With Aretha Franklin’s final album due this year, produced by no less than Stevie Wonder, it seems an appropriate time to examine and celebrate these two giants of music. In Signed, Sealed, Delivered the Perth Symphony Orchestra, along with the WAAPA Gospel Choir, delves into the back catalogue of these two greats to showcase not merely their work, but their lives as well. With Aretha having the voice, and Stevie having the songs, the audience was in for an innovative re-imagining of a number of soul, funk, pop and R&B classics.
However, shifting R&B from it’s roots to a more cultured arrangement can be a dangerous proposition. Even with a strong horn section and Gospel choir, how does an “18th century band” cover music born in clubs and record studios centuries later? When it comes to the crunch, it is passion and enthusiasm for the material performed that makes all the difference, and that’s what the PSO brought to Signed, Sealed, Delivered in spades. Despite some excellent early performances (especially by 13 year old Jordan Anthony as a young Stevie Wonder) it is appropriate that Sophie Forster broke through that wall of audience reservation and decorum with Aretha’s number from the Blues Brothers (1980), Think. From there on in, the audience was dancing in the aisles, as hit after hit from Wonder and Franklin came down the pipeline.
No surprise that Superstition was one of those, with Head of Contemporary Voice and Director of WAAPA Gospel Choir, Matt Allen, working the crowd to his utmost with the much beloved Stevie Wonder classic. Yet these revelries were certainly the pay-off for the careful work put in by the orchestra in those initial numbers. Obviously each song requires a distinct arrangement to work with the different range of instruments that the PSO provided, but those moments that highlighted this were incandescent. From the string arrangement adding a gentle pastoral re-imagining to the kitch I Just Called To Say I Love You, to the purely choral arrangement of I Knew You Were Waiting, these demonstrated the innovation and vast array of inventiveness on show.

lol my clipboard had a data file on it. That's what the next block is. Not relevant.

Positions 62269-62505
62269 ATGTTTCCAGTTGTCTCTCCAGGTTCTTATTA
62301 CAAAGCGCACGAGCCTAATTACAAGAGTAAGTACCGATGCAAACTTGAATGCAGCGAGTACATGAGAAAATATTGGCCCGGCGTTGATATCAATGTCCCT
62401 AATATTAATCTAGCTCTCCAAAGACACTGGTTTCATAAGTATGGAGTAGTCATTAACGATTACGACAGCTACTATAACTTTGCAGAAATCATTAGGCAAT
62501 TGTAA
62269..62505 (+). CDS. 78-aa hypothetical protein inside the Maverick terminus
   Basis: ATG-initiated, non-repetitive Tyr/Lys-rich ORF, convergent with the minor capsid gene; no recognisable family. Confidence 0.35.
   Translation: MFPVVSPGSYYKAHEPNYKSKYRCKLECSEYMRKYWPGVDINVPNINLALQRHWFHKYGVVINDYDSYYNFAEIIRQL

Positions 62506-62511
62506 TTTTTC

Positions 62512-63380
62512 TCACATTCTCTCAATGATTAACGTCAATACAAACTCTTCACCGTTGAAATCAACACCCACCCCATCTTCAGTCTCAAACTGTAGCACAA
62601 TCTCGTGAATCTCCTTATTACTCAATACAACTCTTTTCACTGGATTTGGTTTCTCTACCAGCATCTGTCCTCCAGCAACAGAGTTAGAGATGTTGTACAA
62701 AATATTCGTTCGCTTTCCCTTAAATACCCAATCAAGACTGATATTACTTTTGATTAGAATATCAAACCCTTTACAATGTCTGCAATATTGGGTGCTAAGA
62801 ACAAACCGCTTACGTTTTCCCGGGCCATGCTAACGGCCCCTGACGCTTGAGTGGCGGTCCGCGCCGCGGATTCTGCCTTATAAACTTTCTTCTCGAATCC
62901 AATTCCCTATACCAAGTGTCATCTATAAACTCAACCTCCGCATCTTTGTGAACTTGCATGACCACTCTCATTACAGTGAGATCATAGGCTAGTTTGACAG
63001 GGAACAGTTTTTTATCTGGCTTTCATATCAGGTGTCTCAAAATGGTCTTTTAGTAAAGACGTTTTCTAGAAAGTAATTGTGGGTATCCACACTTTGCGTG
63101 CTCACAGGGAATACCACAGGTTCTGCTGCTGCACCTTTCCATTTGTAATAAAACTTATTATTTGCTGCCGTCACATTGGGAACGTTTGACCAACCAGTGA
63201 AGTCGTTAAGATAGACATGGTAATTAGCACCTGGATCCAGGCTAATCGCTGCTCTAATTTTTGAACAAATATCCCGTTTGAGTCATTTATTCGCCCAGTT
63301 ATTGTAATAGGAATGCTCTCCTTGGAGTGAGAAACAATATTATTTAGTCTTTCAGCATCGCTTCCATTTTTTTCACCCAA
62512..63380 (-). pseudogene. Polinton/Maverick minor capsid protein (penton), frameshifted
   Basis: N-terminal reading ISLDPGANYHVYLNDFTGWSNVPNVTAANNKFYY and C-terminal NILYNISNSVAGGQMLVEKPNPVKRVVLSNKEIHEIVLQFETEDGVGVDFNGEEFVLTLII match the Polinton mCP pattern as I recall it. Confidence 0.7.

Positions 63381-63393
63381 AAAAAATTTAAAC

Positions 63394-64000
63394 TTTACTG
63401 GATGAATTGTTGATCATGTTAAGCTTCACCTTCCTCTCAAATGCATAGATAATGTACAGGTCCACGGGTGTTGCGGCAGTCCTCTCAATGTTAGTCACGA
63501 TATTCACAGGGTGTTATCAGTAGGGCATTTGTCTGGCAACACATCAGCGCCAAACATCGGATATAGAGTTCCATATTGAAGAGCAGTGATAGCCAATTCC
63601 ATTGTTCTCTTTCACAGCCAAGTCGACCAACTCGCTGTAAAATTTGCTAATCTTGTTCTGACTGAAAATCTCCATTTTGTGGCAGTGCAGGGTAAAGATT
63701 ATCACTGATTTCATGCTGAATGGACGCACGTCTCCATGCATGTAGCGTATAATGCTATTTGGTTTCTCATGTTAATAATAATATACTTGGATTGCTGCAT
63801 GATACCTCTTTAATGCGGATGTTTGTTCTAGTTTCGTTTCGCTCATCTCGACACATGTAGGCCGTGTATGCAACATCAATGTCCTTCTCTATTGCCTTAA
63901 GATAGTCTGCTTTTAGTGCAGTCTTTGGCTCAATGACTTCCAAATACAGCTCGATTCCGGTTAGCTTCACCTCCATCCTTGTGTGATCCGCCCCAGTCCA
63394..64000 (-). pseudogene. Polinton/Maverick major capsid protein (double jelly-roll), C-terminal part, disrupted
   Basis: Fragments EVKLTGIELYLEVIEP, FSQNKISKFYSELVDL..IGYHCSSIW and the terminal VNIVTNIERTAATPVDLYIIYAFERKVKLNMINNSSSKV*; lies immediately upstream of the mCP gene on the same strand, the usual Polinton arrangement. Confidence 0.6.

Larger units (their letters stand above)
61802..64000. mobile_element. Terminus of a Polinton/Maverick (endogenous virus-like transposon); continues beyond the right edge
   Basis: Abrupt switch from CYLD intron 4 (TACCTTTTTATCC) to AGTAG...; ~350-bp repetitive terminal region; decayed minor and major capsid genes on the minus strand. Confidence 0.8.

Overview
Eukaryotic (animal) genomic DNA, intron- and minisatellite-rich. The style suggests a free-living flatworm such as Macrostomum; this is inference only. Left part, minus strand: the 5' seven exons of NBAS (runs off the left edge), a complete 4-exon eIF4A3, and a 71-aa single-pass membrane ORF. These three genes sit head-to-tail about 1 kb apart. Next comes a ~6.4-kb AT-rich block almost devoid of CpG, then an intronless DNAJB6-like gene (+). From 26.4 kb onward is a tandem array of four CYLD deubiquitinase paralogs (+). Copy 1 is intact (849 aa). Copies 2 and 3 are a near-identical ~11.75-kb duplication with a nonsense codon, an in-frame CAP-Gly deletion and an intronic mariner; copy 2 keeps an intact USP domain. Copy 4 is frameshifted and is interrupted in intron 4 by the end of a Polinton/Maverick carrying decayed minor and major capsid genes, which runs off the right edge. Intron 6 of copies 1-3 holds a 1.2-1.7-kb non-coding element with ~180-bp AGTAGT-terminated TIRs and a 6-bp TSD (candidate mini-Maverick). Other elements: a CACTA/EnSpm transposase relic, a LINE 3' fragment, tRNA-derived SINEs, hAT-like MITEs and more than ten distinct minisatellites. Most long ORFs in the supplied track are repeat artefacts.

However being the PSO, Signed, Sealed, Delivered is not just about the songs, but a history of the original artists behind them. Each song a window onto their life – their careers, their families, and their politics. Through the narrative we see how the art and artists are interlinked, and gain a growing appreciation for both.
Strangely enough both the show stoppers for the night come from rather unexpected sources, and from two extremes of the musical spectrum. For Stevie Wonder, the rendition of Pastime Paradise (which would be sampled heavily for Coolio’s Gangsta’s Paradise) was demonstrative of the lasting legacy of Wonder’s work. For Franklin it was a show of the singers’ raw power and emotion, as she stood in for an ill Pavarotti to sing Nessun Dorma. Here Sophie Forster gave a stunning recreation, as the sound equipment struggled to keep up with her octave changes and power, as the song catapults from depths to heights.
The night was a superb tribute, both to the artists that inspired it, and to those on stage performing.
Photos by Richard Jefferson Photography